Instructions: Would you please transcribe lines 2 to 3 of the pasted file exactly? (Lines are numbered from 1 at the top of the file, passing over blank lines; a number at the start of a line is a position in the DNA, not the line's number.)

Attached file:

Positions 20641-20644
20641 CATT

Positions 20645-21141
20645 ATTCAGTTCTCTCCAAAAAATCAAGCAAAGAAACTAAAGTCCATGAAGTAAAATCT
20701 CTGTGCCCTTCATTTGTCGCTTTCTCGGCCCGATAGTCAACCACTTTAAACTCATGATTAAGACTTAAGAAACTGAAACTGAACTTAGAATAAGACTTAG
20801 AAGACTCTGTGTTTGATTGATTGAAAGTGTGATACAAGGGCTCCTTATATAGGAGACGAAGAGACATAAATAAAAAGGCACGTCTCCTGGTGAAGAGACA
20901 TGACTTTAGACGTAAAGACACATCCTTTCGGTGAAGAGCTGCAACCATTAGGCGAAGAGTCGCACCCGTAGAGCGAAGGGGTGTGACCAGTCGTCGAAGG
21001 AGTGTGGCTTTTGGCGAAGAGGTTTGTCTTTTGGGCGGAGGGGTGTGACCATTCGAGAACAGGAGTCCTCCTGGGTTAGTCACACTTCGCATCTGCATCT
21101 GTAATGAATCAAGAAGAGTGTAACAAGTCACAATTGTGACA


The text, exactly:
20641 CATT

Positions 20645-21141